Obama unveils Martin Luther King statue in Washington

President Obama: "I know there are better days ahead, I know this because of the man towering over us"

US President Barack Obama has dedicated a new memorial to the assassinated civil rights leader, Martin Luther King, at a ceremony in Washington.

Addressing the crowd, Mr Obama said that Dr King was now among the founders of the American nation.

The 30 ft (9m) granite statue lies near the spot where Dr King delivered his famous "I have a dream" speech in 1963.

The ceremony had been due to take place in August but was postponed due to Hurricane Irene.

'Draw strength'

President Obama toured the monument with his wife, Michelle, and his two daughters.

Speaking to an audience of tens of thousands, he said Americans were right to celebrate Dr King's dream, and vision of unity.

"On this day, in which we celebrate a man and a movement that did so much for this country, let us draw strength from those earlier struggles," he told the crowd on the National Mall in the US capital.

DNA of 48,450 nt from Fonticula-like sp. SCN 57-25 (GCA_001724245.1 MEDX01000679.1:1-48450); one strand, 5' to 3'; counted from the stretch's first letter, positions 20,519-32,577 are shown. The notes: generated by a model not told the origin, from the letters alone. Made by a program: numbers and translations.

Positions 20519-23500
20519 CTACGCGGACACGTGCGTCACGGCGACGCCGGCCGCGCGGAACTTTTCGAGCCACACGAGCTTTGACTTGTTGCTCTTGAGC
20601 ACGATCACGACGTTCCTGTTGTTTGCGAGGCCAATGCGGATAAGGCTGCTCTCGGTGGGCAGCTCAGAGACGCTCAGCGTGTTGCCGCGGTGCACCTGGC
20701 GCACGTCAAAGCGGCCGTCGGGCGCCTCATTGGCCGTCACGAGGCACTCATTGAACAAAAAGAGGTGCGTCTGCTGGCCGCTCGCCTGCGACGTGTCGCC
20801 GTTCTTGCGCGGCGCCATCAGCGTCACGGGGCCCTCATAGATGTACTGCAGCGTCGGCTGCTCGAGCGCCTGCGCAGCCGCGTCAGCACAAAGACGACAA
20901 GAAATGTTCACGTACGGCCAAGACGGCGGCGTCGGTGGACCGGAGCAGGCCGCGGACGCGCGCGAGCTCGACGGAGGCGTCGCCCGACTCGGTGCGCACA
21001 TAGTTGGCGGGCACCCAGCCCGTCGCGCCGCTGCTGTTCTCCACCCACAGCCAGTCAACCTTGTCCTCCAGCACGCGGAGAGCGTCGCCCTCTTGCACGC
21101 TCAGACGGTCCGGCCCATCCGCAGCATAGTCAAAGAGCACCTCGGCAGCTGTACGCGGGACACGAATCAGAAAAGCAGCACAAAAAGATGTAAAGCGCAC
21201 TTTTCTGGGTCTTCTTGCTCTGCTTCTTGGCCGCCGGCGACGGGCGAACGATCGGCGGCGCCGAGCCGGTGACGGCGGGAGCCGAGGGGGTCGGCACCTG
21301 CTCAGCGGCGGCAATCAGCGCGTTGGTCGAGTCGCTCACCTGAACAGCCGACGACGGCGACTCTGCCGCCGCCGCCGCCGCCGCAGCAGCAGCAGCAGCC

"When met with hardship, when confronting disappointment, Dr. King refused to accept what he called the 'is-ness' of today. He kept pushing for the 'ought-ness' of tomorrow," Mr Obama said.

"In this place, he will stand for all time, among monuments to those who fathered this nation and those who defended it."

The statue is situated between the memorials for Presidents Thomas Jefferson and Abraham Lincoln.

Born in Atlanta, Georgia, in 1929, Martin Luther King was a clergyman and leading figure in the US civil rights movement.

He was assassinated in 1968 during a visit to Memphis, Tennessee, aged 39.

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